I took a ton-up taxi on the road to hell

Andrew Eames drives his old banger in the tracks of the motor- racing aces on a former F1 course in Germany
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The Independent Travel
SABINE RECK is the sort of taxi driver that a chap's dreams are made of. A cool blond in soft yellow leather and a black BMW, she smiles sweetly, welcomes me aboard, and murmurs "relax". She knows where I want to go without me saying a word. My testosterone, if not shaken, is about to be stirred.

But a ride with Sabine is not quite what it seems. One minute I was prepared to be putty in her hands, and eight-and-a-half minutes later I was a snivelling blob glued to her front seat by my own sweat. We'd both kept all our clothes on, no blows had been exchanged, and Sabine was chatting away blithely as if this sort of thing happened 25 times a day. Until her rubbers wore out.

Sabine Reck is the taxi driver from hell - Green Hell - the race track more correctly known as the Nordschleife (or old Nurburgring), in the forest-clad hills of Germany's Eifel region. Until the new Nurburgring was built up the hill in the 1970s, Formula One Grand Prix used to be held here. Today, Sabine still covers the 14-mile circuit at speeds of up to 160mph, with only a touch on the brakes for the 73 right-angle bends. I have never taken a corner so fast. After every 25 "taxi rides" her BMW needs a new set of tyres.

Her passengers are sometimes sick, and beg her to slow down. I pointed out with some smugness that I hadn't done either, but Sabine just smiled. Thanks, Sabine, you know how to make a chap feel better.

Doing 73 bends with Sabine is, believe it or not, part of a package holiday by Moswin Tours of Leicester. No prizes for guessing that it is geared to those who like to burn a bit of rubber themselves. To start with, there's the getting there, four hours on motorways and then an hour on sweeping country roads from the Channel ports.

Tacked between the Belgian Ardennes and the Rhine valley, the Eifel is volcanic, lush, forested, inhabited by wild moufflon (sheep) originally released by Hermann Goering, and its Ahr valley is one of very few red wine-making areas of Germany.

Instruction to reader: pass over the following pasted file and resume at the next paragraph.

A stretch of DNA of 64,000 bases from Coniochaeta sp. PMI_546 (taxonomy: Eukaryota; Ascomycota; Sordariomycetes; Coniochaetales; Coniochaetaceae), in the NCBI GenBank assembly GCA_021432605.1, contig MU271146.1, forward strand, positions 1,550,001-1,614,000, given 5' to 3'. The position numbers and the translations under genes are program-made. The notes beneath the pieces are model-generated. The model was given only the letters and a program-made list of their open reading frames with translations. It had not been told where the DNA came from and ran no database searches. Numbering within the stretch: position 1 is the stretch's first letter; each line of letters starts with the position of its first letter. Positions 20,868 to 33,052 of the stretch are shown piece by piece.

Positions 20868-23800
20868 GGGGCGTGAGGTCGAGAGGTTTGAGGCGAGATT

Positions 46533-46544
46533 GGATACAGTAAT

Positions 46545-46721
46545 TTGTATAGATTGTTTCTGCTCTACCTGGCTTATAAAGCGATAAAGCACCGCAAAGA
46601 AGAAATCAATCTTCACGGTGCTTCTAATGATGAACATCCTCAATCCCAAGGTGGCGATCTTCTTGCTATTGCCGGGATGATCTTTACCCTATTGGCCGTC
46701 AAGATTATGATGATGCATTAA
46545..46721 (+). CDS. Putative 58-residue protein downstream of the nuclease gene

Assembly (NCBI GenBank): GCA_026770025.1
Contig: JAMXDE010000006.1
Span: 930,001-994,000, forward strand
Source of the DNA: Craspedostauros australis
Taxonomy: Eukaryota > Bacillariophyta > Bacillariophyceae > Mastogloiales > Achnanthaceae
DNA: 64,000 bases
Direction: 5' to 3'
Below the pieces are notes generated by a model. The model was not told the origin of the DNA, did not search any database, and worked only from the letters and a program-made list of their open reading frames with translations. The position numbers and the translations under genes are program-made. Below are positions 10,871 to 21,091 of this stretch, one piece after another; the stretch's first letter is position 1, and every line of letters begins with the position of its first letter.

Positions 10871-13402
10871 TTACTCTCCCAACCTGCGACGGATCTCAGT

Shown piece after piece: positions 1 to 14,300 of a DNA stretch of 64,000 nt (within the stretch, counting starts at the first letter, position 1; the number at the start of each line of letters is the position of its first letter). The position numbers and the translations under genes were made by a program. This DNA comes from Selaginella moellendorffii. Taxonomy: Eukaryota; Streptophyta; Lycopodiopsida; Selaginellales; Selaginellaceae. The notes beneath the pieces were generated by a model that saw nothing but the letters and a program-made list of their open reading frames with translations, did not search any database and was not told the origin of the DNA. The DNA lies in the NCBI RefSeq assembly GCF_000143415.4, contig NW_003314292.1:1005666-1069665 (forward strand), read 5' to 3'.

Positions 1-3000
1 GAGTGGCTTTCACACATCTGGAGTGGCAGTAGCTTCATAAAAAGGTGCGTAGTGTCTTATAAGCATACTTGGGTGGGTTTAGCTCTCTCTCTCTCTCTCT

It has a history of being overlooked. In the days when fine scenery meant poor peasants, it used to be known as "Prussia's Siberia". The idea of a mountainous racetrack started as a job creation scheme, but the combination of steep chicanes in serene green proved a potent attraction.

The ring mesmerised decades of world-class drivers, until cars became simply too quick for it. Jackie Stewart christened it "Green Hell", and an accident in which Nikki Lauda was badly burned in 1976 finally led to its closure as a Formula One circuit. A neighbouring hilltop was cleared and a new grand prix circuit - the Nurburgring - was built, a mere 2.8 miles long, with all the right dimensions and safety measures for Formula One. The Luxembourg Grand Prix takes place there today.

But the Nordschleife was never dismantled. Lower grade races still take place here and people flock from all over Europe, and not just for the chance to blow cobwebs out of their carburettors. The track puts a new spin on the Sunday afternoon drive: on non-race weekends, it opens to the public.

Not everyone wants to take their prize wheels through hell. Actually, the BMW torrent nearly put me off. Then inspiration came from an unexpected quarter: a coach party from Blighty. If Ramblers of Hastings could do it, then so could I. My battered old Peugeot diesel has always been good at downhill, and for the first few kilometres I was pleased with how we coped. The windscreen filled with blurry images: a ribbon of tarmac sliding around in a pool of green. The car smelt of burning rubber, and the rev counter decided to have a rest.

Then the track started to climb. Uphill has never been our strongest point. Meteors with wheels began to appear in my rear-view mirror, and I was aware of the 12th-Century Nurburg castle peering snootily over the treetops at the crawling Englander.

At this point, I became aware of the advantages of the woodland setting. Assuming that no one in the castle had binoculars, only woodpeckers and pigeons could judge my performance - except for the finish, and I had a solution for that. Chugging along the final straight, I reached for a cassette. We rounded the last corner touching 30mph, but the car was booming with the opening bars of "Bat Out of Hell".



In the driving seat

Moswin Tours' (tel: 0116 271 9922) Green Hell weekends include return ferry crossings, three nights b&b accommodation in the Dorint Hotel, five journeys around the Nordschleife with your own car and one with the Ringtaxi, two 10-minute karting sessions and entrance into the museum, for pounds 289. For independent travellers, a single round of the Nordschleife costs 17DM (pounds 6), 12 rounds cost 165DM.